I was going to post something about Facebook's F8 announcement but all the other bloggers stole all the good superlatives. Had I been faster, I would have labeled the event either "watershed" or "stupendous," and those are both words I use with caution.
What I think I get to write first, even though I'm not alone in thinking it, is that Facebook is going to move right past MySpace as the preeminent community. Within 12 months, I predict Facebook will have more active users, who will spend more time, doing more things than on it's older, larger rival.
Facebook already had momentum, but the F8 even that took place a fortnight ago made a bigger change. Facebook became an open community and MySpace remains closed. A little background: Facebook has opened up to work with other application developers and on itds opening day 65 companies, mostly in the social media space joined hands with Facebook.
My client Scrapblog was one of those 65 and the direct result was its traffic has more than tripled. It has not been a curiosity-seeker spike, but a steady, day-after-day rise. I imagine most of the other 64 companies could report similar results if they chose to disclose. You can bet that Facebook has 65 new allies who collectively have a great deal of influence over Internet users and there is nothing, NOTHING more powerful than the network that has been formed.
There are three winners here. First, there's Facebook must be enjoying a turboboost in new user traffic. Then, there are the 65 affiliates who are wondering how they can bless themselves with another deal like this but finally there's the big winner: the end user.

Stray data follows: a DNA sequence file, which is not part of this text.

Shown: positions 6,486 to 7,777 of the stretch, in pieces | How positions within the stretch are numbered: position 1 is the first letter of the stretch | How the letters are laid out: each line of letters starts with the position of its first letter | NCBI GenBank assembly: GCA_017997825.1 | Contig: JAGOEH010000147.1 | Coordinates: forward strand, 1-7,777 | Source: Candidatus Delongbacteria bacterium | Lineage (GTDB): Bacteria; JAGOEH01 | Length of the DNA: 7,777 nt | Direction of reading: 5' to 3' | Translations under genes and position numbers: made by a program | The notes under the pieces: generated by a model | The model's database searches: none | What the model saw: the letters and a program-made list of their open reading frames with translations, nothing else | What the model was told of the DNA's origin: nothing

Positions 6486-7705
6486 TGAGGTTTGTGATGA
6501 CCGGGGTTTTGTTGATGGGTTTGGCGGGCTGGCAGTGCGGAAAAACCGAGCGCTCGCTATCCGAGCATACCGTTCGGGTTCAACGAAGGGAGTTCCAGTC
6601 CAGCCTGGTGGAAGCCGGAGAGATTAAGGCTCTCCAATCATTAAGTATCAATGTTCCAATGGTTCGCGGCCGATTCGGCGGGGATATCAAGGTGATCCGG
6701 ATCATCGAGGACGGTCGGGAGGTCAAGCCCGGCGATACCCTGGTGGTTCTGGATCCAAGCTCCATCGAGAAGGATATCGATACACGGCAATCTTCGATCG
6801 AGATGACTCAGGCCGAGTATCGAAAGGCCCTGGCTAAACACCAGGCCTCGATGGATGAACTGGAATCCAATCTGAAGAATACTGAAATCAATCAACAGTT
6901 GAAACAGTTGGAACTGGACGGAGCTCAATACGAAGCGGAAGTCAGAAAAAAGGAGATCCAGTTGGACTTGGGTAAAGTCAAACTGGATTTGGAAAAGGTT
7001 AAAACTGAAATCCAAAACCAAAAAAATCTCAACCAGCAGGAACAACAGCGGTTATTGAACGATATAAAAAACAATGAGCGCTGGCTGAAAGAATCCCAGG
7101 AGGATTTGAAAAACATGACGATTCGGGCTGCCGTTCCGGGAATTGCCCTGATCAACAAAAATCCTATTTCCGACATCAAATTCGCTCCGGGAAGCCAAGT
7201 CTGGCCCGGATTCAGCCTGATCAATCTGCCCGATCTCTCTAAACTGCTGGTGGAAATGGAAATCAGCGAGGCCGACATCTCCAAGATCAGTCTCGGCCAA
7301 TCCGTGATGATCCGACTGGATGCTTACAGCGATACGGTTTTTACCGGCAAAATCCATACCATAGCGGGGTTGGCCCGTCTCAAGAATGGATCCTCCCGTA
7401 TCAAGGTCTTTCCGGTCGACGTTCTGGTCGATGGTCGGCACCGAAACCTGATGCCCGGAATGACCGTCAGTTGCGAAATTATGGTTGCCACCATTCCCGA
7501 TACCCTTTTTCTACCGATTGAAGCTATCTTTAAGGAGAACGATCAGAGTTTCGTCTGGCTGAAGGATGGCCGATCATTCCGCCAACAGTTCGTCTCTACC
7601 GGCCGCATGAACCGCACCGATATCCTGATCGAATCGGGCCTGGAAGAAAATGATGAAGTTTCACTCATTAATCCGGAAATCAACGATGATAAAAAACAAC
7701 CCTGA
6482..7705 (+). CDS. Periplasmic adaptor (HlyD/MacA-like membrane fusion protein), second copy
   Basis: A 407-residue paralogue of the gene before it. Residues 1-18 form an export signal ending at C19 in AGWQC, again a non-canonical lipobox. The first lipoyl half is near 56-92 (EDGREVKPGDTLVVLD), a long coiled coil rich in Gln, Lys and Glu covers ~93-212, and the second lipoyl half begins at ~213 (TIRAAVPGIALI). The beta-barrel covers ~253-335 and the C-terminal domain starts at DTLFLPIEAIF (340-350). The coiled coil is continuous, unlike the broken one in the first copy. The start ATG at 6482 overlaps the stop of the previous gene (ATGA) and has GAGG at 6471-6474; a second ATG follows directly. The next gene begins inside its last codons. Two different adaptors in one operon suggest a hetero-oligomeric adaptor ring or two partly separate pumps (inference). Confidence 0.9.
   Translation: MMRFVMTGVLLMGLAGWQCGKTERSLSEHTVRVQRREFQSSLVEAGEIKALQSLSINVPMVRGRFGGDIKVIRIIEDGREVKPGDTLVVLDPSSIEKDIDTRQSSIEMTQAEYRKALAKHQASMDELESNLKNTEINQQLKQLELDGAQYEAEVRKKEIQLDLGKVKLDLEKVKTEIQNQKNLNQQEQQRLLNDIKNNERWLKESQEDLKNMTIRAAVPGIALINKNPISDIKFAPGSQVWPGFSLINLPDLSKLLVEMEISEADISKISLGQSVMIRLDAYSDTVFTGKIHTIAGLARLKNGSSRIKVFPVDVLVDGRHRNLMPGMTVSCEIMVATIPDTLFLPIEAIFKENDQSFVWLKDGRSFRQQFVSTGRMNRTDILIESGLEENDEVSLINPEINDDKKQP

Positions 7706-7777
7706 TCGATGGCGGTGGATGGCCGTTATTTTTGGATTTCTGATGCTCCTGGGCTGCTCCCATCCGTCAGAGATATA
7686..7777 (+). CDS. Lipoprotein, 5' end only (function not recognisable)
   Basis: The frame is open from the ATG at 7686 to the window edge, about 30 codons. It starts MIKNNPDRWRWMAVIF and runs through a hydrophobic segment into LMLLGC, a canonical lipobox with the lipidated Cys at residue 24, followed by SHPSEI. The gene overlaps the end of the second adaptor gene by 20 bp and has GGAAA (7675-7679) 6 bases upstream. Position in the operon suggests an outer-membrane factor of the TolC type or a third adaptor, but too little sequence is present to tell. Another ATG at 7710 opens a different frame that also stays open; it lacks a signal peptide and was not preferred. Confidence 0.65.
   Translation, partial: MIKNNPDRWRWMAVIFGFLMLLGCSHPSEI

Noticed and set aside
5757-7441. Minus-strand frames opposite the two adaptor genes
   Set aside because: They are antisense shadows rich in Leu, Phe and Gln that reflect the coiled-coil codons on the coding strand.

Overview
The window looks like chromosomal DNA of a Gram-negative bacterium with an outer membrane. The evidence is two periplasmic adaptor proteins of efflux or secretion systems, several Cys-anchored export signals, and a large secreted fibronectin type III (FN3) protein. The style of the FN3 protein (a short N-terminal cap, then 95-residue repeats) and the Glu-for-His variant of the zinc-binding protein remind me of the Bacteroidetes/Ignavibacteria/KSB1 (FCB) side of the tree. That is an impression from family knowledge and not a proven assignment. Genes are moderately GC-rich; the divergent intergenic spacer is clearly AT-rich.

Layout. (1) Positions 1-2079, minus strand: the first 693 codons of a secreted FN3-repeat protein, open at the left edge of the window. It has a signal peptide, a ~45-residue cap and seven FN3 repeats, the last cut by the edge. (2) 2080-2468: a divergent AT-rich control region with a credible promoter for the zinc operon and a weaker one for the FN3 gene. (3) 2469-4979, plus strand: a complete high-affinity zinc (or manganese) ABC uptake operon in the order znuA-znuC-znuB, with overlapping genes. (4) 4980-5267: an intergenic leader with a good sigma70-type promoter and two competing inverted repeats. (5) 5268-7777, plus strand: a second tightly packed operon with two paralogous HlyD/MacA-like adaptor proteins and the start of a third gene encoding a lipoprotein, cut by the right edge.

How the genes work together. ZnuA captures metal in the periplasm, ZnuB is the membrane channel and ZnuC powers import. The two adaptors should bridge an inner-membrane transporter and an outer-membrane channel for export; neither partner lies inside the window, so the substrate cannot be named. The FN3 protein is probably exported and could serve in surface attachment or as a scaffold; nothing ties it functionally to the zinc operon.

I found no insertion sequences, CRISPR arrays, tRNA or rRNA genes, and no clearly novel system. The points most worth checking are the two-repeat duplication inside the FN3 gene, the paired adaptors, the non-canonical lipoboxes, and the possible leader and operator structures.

This is in stark comparison to MySpace which remains a closed community, and if you ask me, a fairly ugly one to visit and/or navigate. MySpace continues to use a Hotel California policy: You can never leave. You are all just prisoners there, so you can see the ads they place before you whether you like them or not.
As social media continues to emerge at a relentless pace, this communities become the largest focal point. Companies that disdained blogging and will continue to until Hell freezes oiver are embracing communities. The tools of wikis and voting of social networking and of information sharing are becoming commodities. You are starting to see them on sites that remain otherwise static.
But there are two kinds of communities--open and closed.
In the US during the last century, the steel, coal and automobile industries all created tangible communities. They were designed to entice workers to move. The factory and mining facilities were the most modern. Workers got decent homes. Schools, parks and churches were all part of these communities. Media photographers did entire pages of how nice these places were.
But the community was owned by the employer. The employer owned the houses, the general stores, the teachers and the ministers. They owned the police force and even the medical facilities. It took little time for workers to realize that this was not their community. It was the community of their employers, who controlled a great deal in the company's interest, which very often was different than the community's interest.
Online communities may be slightly less controlling than the factory towns of yore. But seem to me just a bit deceptive because they promise users an ownership of what happens that is in fact fictitious. I am becoming increasingly wary of places that have "my" in their names. It is often not mine, but theirs.